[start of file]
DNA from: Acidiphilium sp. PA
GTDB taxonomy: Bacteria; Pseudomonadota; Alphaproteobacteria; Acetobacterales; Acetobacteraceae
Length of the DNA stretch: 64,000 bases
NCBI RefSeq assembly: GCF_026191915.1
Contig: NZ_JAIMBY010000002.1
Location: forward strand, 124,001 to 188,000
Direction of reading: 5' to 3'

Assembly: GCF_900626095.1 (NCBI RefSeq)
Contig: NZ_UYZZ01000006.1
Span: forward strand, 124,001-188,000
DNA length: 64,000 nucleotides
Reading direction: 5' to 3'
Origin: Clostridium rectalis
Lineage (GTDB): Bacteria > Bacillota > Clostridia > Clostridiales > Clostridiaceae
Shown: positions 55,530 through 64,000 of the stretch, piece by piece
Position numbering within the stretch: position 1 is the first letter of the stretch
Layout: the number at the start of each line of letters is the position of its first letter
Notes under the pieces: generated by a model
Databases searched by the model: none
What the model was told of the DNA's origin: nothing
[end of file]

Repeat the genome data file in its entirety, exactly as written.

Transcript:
DNA from: Acidiphilium sp. PA
GTDB taxonomy: Bacteria; Pseudomonadota; Alphaproteobacteria; Acetobacterales; Acetobacteraceae
Length of the DNA stretch: 64,000 bases
NCBI RefSeq assembly: GCF_026191915.1
Contig: NZ_JAIMBY010000002.1
Location: forward strand, 124,001 to 188,000
Direction of reading: 5' to 3'

Assembly: GCF_900626095.1 (NCBI RefSeq)
Contig: NZ_UYZZ01000006.1
Span: forward strand, 124,001-188,000
DNA length: 64,000 nucleotides
Reading direction: 5' to 3'
Origin: Clostridium rectalis
Lineage (GTDB): Bacteria > Bacillota > Clostridia > Clostridiales > Clostridiaceae
Shown: positions 55,530 through 64,000 of the stretch, piece by piece
Position numbering within the stretch: position 1 is the first letter of the stretch
Layout: the number at the start of each line of letters is the position of its first letter
Notes under the pieces: generated by a model
Databases searched by the model: none
What the model was told of the DNA's origin: nothing